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Discrimination between Sedimentary Rocks from Close-Range Visible and Very-Near-Infrared Images.

Del Pozo S, Lindenbergh R, Rodríguez-Gonzálvez P, Kees Blom J, González-Aguilera D - PLoS ONE (2015)

Bottom Line: This paper proposes the use of a low-cost handy sensor, a calibrated visible-very near infrared (VIS-VNIR) multispectral camera for the recognition of different geological formations.The spectral data was recorded by a Tetracam Mini-MCA-6 camera mounted on a field-based platform covering six bands in the spectral range of 0.530-0.801 µm.Twelve sedimentary formations were selected in the Rhône-Alpes region (France) to analyse the discrimination potential of this camera for rock types and close-range mapping applications.

View Article: PubMed Central - PubMed

Affiliation: Department of Cartographic and Land Engineering, University of Salamanca, Polytechnic School of Avila, Avila, Spain.

ABSTRACT
Variation in the mineral composition of rocks results in a change of their spectral response capable of being studied by imaging spectroscopy. This paper proposes the use of a low-cost handy sensor, a calibrated visible-very near infrared (VIS-VNIR) multispectral camera for the recognition of different geological formations. The spectral data was recorded by a Tetracam Mini-MCA-6 camera mounted on a field-based platform covering six bands in the spectral range of 0.530-0.801 µm. Twelve sedimentary formations were selected in the Rhône-Alpes region (France) to analyse the discrimination potential of this camera for rock types and close-range mapping applications. After proper corrections and data processing, a supervised classification of the multispectral data was performed trying to distinguish four classes: limestones, marlstones, vegetation and shadows. After a maximum-likelihood classification, results confirmed that this camera can be efficiently exploited to map limestone-marlstone alternations in geological formations with this mineral composition.

No MeSH data available.


Related in: MedlinePlus

Workflow for obtaining images in reflectance values.
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pone.0132471.g006: Workflow for obtaining images in reflectance values.

Mentions: Data processing involved three main phases: obtaining the solar irradiance at the moment of capture, transforming raw digital images into reflectance images (Fig 6) and performing supervised classifications trying to draw conclusions from the composition differences among the geological formation analysed.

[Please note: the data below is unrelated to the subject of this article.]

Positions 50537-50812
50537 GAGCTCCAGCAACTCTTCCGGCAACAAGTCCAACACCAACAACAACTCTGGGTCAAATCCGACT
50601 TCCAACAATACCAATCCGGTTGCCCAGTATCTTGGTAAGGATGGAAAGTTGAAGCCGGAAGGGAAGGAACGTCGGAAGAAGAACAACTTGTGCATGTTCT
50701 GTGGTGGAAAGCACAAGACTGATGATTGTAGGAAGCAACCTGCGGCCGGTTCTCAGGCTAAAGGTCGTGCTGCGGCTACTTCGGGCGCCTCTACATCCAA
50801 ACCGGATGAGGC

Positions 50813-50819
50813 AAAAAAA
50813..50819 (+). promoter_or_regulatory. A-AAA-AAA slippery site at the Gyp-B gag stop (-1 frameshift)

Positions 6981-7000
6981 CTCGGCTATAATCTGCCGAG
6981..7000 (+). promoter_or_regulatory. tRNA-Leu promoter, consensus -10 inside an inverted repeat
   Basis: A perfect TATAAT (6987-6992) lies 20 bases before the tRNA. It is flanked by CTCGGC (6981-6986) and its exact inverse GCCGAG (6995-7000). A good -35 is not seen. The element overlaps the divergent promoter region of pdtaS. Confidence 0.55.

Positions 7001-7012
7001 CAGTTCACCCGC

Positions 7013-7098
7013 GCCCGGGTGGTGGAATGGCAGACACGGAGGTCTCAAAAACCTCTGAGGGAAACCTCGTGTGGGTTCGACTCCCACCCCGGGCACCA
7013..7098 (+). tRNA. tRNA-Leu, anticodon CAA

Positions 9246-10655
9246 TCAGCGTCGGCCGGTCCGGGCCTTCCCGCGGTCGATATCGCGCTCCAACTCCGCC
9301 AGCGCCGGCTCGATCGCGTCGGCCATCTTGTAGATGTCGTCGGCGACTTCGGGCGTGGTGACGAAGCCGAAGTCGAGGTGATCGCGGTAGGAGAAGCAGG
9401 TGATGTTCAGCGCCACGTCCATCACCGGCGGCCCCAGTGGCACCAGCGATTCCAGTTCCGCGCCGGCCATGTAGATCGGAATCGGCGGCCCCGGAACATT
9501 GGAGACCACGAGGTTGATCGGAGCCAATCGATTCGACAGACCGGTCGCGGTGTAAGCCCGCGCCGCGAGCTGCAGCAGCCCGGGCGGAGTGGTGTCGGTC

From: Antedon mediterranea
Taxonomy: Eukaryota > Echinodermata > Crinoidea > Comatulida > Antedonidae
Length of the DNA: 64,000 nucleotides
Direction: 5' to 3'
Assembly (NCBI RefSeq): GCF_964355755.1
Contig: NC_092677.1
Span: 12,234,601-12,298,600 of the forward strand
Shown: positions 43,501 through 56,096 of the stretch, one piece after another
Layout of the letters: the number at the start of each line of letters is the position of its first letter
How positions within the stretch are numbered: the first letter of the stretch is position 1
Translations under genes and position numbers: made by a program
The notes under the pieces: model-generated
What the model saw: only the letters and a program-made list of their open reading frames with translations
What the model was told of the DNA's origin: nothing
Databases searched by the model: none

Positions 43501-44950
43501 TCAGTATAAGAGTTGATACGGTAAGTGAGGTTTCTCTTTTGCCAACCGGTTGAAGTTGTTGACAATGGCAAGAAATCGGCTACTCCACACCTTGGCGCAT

Discrimination between Sedimentary Rocks from Close-Range Visible and Very-Near-Infrared Images.

Del Pozo S, Lindenbergh R, Rodríguez-Gonzálvez P, Kees Blom J, González-Aguilera D - PLoS ONE (2015)

Workflow for obtaining images in reflectance values.
© Copyright Policy
Related In: Results  -  Collection

License
Show All Figures
getmorefigures.php?uid=PMC4493113&req=5

pone.0132471.g006: Workflow for obtaining images in reflectance values.
Mentions: Data processing involved three main phases: obtaining the solar irradiance at the moment of capture, transforming raw digital images into reflectance images (Fig 6) and performing supervised classifications trying to draw conclusions from the composition differences among the geological formation analysed.

Bottom Line: This paper proposes the use of a low-cost handy sensor, a calibrated visible-very near infrared (VIS-VNIR) multispectral camera for the recognition of different geological formations.The spectral data was recorded by a Tetracam Mini-MCA-6 camera mounted on a field-based platform covering six bands in the spectral range of 0.530-0.801 µm.Twelve sedimentary formations were selected in the Rhône-Alpes region (France) to analyse the discrimination potential of this camera for rock types and close-range mapping applications.

View Article: PubMed Central - PubMed

Affiliation: Department of Cartographic and Land Engineering, University of Salamanca, Polytechnic School of Avila, Avila, Spain.

ABSTRACT
Variation in the mineral composition of rocks results in a change of their spectral response capable of being studied by imaging spectroscopy. This paper proposes the use of a low-cost handy sensor, a calibrated visible-very near infrared (VIS-VNIR) multispectral camera for the recognition of different geological formations. The spectral data was recorded by a Tetracam Mini-MCA-6 camera mounted on a field-based platform covering six bands in the spectral range of 0.530-0.801 µm. Twelve sedimentary formations were selected in the Rhône-Alpes region (France) to analyse the discrimination potential of this camera for rock types and close-range mapping applications. After proper corrections and data processing, a supervised classification of the multispectral data was performed trying to distinguish four classes: limestones, marlstones, vegetation and shadows. After a maximum-likelihood classification, results confirmed that this camera can be efficiently exploited to map limestone-marlstone alternations in geological formations with this mineral composition.

No MeSH data available.


Related in: MedlinePlus